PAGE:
Contributed by Lake Lure Classical Academy
As a major part of its commitment to making outdoor learning a central tenet of its curriculum, Lake Lure Classical Academy received an elaborate plan for a new Outdoor Education Center earlier this year.
The plan was created and generously donated to LLCA by local Landscape Architectural Firm, Knight Strategies. The Knights live in Lake Lure and have a son attending LLCA.
Once built, students will enjoy the benefits of sunshine and the refreshing connection to nature while participating in outdoor learning. Connecting kids to the outdoors is one key in preserving physical and mental well-being, a natural springboard for academic success.
Now the hard work begins of raising the necessary funds and rallying sufficient people power to make the plan a reality. That means volunteers and it means donation of money and materials!
To implement phase one of the project will take $63,000. School officials are hoping to raise at least $50,000 to be able to purchase materials, build the raised garden beds and complete two new outdoor classroom areas with boards and lecture areas. The plan is on display in the lobby of LLCA for the public to see.
“This is indeed the most ambitious construction project we’ve taken on since moving into our new building several years ago,” said School Director Barbara Cohen.
“But if the pandemic has revealed anything to educators, and to our families it’s that our children desperately need far more exposure to and immersion in an outdoor learning atmosphere.”
Cohen and the School Board are confident that the community as well as all Raptor families will come through and that the outdoor learning center will become a reality.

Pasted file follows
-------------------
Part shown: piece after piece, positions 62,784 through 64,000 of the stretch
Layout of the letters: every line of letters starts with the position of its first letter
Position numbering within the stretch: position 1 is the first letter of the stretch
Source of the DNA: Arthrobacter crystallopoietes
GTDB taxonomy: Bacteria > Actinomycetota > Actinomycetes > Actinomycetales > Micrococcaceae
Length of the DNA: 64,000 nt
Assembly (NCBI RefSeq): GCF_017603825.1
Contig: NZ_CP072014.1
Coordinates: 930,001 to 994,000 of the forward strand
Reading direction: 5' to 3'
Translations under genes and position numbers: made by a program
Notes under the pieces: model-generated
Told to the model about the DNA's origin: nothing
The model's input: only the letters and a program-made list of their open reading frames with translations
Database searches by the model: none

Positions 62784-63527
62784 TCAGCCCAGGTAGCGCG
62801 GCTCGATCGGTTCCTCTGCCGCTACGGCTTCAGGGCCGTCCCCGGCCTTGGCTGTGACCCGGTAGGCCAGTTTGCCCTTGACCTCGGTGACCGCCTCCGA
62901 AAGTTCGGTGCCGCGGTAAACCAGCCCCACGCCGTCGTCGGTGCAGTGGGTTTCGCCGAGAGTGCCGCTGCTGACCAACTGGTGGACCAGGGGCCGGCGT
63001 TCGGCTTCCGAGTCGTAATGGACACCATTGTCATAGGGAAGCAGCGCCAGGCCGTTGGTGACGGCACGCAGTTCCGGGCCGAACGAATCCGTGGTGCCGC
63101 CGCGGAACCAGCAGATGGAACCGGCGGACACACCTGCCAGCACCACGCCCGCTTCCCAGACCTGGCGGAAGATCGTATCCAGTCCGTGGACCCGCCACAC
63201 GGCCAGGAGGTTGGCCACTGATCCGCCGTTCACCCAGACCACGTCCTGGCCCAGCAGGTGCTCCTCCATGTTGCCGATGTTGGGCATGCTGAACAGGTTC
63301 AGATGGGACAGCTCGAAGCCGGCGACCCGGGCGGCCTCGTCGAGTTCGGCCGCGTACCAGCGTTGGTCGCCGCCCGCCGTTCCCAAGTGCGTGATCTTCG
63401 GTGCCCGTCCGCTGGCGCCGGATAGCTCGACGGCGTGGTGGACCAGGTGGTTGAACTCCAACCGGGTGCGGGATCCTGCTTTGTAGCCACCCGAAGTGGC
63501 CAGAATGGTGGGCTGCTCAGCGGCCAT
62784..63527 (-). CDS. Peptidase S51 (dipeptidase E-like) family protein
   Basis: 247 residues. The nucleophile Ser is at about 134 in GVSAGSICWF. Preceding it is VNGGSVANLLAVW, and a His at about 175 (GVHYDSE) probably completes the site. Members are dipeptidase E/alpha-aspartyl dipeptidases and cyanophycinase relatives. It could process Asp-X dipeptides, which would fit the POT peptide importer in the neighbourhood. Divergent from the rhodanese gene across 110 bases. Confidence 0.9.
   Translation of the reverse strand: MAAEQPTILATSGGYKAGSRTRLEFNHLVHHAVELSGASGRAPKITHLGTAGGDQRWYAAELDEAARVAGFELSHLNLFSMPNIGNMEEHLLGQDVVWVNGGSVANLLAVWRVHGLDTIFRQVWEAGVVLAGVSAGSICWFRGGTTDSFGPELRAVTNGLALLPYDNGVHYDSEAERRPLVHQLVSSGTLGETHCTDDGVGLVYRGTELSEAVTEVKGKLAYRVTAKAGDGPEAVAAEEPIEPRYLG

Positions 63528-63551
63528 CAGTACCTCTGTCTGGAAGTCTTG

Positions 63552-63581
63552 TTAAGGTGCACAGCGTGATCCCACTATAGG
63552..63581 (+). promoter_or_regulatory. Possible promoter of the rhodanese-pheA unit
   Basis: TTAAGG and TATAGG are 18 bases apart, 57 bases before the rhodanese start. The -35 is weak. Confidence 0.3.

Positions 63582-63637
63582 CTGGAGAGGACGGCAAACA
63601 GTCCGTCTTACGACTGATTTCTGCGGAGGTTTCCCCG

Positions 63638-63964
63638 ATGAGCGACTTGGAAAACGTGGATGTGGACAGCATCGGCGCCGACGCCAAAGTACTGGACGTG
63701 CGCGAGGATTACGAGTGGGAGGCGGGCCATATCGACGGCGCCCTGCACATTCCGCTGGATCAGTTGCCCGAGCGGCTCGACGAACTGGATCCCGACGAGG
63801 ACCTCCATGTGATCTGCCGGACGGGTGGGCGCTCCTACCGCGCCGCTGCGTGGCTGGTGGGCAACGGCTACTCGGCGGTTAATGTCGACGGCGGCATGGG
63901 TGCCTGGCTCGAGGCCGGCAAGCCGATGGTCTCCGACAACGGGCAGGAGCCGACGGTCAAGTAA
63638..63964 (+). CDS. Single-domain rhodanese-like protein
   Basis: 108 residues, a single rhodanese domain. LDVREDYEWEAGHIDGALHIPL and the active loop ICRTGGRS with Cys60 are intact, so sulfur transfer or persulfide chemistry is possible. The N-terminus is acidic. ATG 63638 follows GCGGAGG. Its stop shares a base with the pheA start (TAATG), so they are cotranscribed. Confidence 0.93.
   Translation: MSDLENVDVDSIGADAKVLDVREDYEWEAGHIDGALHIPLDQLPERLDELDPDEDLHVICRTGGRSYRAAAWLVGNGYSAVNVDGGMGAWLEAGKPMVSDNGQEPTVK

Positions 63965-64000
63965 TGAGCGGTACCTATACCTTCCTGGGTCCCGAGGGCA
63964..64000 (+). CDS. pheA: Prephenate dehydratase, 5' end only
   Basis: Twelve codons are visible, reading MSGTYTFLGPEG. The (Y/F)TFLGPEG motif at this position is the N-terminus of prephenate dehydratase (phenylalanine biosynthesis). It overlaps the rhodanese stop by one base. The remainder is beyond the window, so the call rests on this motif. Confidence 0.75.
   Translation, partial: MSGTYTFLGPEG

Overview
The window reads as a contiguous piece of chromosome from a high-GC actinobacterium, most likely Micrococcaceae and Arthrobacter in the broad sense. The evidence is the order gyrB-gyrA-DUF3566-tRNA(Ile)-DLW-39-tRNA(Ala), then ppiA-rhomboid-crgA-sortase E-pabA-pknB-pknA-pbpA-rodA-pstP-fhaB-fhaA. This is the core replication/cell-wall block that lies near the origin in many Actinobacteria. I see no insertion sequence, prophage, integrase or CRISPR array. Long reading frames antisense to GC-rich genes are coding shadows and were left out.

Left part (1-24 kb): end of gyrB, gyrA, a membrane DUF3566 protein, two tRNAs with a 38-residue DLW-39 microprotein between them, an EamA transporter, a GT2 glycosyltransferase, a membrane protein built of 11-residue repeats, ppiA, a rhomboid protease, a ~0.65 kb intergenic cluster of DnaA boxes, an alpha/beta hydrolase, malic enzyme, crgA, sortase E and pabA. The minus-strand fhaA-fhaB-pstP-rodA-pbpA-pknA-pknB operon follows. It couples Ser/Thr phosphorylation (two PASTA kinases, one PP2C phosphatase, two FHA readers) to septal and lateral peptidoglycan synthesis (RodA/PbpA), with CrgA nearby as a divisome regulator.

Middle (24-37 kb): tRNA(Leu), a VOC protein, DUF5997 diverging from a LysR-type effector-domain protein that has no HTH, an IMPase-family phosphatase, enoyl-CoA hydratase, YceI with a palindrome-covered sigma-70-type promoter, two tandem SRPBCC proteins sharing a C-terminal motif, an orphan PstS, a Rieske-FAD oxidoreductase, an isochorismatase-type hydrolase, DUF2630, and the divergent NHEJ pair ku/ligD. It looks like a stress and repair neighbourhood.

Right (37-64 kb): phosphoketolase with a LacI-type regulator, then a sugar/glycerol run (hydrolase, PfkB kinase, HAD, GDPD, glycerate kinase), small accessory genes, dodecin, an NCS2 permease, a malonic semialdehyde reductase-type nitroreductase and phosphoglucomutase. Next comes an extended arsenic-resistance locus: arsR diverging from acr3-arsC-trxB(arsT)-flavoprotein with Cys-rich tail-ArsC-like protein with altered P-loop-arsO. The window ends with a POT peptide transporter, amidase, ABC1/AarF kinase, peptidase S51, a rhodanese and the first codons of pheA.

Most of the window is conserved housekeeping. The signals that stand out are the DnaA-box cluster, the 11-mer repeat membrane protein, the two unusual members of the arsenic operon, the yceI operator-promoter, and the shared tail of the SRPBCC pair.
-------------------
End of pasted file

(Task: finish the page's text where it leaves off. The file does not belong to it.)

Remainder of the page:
Support for the new Outdoor Learning Center is an ideal year-end contribution and tax deduction.
Donors may contribute online via PayPal at LLCharter.org, write a check directly to LLCA c/o the Raptor Fund for Outdoor Learning at 1058 Island Creek Dr., Lake Lure, NC 28746, or contact School Director Barbara Cohen directly to discuss the project in greater detail: firstname.lastname@example.org
More about the Outdoor Learning Center:
The Plan calls for:
The African BOMA dates back to pre-Colonial times and was used to protect livestock and fortify homesteads. To celebrate this architectural history, we have recreated thee structures as a unique experience for outdoor dining or classroom activities.
Space is provided for 36 students at a time and the circular shape allows for easy visibility of teaching instructions.
At the center of each BOMA lives a one of a kind tree, sculpted out of iron and covered with a green shade fabric to mimic the canopy of a tree.
The central garden features nine raised beds constructed from decorative concrete blocks. Each of these beds will be assigned to a different school grade. The raised beds will aid teachers with hands-on learning for students, allowing them to immerse themselves in the design, planting, caring for, and harvesting of their edible gardens.
The gardens will also double as classroom space, featuring a raised platform in the central bed. The platform creates an ideal location to instruct students while being visible from all areas. The garden bed walls create perfect seating spots for students, as does the green artificial lawn encasing the central platform. This will make for an ideal spot for teachers and students alike – surrounded by the fragrance and colors of nature.
The gentle sloping lawn of our outdoor classrooms allow for easy visible instruction for teachers. The two artificial lawn areas are each 30×30, replicating a typical classroom size. The back side of the garden trellises were utilized to incorporate built in chalkboards for classroom activities.
How Outdoor Learning Takes Place Now
In addition to the plan for the outdoor classroom and recreation areas, LLCA has already dramatically ramped up its partnerships with outdoor education specialists such as Mountain Roots out of Brevard and its long-time partner, Chimney Rock at Chimney Rock State Park. Additionally, LLCA continues its relationship with Muddy Sneakers, which focuses on outdoor experiences specifically for fifth graders.